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I'm writing a program that removes duplicates in a list and I just can't figure out how to find where the duplicates are?

#list
lis=[1,2,45,223,1,23,546,488,223,5688]
print(lis,"Im going to remove the duplicate numbers.")
#check for duplicates

#removes duplicates
#print list

marked as duplicate by jwodder, Tim Peters, zengr, wim, user764357 Oct 18 '13 at 1:03

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  • Do you need to preserve order? – wim Oct 18 '13 at 0:46
0

You can use Python's set() abilities. And transfer that back to a list in the same manner that set() is implemented.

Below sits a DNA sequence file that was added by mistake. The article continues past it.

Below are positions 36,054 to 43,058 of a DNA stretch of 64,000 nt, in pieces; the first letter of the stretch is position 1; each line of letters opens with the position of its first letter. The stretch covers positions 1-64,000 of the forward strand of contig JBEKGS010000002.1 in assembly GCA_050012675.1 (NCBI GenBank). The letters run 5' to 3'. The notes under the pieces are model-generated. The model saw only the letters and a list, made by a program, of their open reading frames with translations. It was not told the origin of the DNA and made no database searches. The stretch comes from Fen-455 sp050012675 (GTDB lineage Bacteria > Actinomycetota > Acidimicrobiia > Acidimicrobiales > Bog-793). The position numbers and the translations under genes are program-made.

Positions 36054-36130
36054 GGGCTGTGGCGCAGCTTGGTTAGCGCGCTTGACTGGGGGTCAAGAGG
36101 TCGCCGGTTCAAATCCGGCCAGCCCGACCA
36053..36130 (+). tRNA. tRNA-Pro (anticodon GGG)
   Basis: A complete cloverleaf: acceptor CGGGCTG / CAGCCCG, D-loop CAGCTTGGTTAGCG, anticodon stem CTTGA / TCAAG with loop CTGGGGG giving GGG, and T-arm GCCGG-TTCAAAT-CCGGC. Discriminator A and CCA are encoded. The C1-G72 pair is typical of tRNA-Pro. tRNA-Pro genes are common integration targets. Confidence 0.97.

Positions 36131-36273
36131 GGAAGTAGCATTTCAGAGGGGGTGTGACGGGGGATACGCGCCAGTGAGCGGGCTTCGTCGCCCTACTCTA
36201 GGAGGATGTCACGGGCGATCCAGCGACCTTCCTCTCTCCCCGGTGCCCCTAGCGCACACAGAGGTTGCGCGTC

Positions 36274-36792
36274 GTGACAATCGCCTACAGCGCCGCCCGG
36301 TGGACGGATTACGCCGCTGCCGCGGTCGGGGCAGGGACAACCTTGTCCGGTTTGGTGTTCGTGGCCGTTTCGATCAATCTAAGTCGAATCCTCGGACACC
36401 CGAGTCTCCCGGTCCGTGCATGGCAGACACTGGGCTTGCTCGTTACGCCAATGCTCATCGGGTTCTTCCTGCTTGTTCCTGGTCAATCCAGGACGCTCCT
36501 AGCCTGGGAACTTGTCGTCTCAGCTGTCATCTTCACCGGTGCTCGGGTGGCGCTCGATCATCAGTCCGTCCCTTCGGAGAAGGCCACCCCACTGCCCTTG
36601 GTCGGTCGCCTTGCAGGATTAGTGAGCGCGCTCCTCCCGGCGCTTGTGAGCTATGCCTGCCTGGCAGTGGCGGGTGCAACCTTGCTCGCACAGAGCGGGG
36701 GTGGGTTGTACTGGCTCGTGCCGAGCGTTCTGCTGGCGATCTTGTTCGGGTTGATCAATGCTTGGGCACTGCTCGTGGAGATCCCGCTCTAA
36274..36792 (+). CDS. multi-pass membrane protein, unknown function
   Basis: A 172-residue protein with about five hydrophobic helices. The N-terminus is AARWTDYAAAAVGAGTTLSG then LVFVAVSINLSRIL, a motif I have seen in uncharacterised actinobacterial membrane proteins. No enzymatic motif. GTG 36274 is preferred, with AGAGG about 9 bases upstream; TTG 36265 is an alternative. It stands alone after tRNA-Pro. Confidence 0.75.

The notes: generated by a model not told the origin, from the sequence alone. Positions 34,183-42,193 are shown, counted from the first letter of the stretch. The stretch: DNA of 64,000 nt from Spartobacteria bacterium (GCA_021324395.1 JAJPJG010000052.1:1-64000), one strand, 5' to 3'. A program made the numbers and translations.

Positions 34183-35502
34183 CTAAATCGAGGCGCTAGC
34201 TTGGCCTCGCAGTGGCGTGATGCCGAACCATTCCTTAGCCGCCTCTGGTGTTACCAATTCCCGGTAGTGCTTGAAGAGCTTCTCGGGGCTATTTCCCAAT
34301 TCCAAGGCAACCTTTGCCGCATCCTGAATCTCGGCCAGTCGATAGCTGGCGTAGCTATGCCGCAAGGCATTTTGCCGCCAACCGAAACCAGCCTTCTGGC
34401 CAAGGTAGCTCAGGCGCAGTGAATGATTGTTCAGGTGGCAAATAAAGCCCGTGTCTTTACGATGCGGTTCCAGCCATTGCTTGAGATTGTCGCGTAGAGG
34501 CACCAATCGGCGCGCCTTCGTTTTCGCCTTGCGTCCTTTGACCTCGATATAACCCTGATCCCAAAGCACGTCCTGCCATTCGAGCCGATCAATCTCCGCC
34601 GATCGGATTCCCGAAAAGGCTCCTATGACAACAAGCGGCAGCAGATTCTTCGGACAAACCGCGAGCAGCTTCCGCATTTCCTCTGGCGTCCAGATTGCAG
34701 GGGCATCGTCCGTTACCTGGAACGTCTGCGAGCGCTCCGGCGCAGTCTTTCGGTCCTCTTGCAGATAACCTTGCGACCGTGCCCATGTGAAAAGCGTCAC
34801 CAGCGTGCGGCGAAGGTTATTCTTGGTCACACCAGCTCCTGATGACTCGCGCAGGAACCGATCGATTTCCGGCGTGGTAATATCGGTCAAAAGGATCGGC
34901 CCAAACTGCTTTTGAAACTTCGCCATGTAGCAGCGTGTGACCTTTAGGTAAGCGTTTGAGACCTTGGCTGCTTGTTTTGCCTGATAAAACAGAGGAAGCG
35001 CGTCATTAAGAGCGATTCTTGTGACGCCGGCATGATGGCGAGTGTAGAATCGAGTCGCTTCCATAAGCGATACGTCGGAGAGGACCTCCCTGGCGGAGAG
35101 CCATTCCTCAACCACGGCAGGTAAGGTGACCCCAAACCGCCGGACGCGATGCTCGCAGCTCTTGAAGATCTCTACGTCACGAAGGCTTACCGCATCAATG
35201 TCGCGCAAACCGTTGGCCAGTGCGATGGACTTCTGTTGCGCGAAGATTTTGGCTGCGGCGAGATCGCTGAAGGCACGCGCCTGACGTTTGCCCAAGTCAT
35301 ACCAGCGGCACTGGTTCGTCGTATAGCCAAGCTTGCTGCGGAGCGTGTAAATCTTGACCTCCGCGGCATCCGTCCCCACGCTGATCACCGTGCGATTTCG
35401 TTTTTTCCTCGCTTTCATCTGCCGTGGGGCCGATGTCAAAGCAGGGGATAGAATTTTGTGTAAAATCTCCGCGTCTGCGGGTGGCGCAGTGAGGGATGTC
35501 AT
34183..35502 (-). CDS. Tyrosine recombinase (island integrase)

set(lis)
7

set(my_list) return the unique values from my_list. You can convert it back to a list like list(set(my_list)).

One way to preserve order is to use collections.OrderedDict.

list(OrderedDict.fromkeys(my_list))

4

This list comprehension will preserve order and remove all duplicates occurring after an initial item:

>>> lis=[1,2,45,223,1,23,546,488,223,5688]
>>> [el for i, el in enumerate(lis) if el not in lis[:i]]
[1, 2, 45, 223, 23, 546, 488, 5688]

This will remove all preceding duplicates, leaving the rest in order:

>>> [el for i, el in enumerate(lis) if el not in lis[i+1:]]
[2, 45, 1, 23, 546, 488, 223, 5688]
1

You can use the set() function to achieve this.

    a = [1,2,3,4,5,5,5,5,5,5] 
    print list(set(a)) # [1, 2, 3, 4, 5]

Keep in mind that this may will mess up the order of your list.

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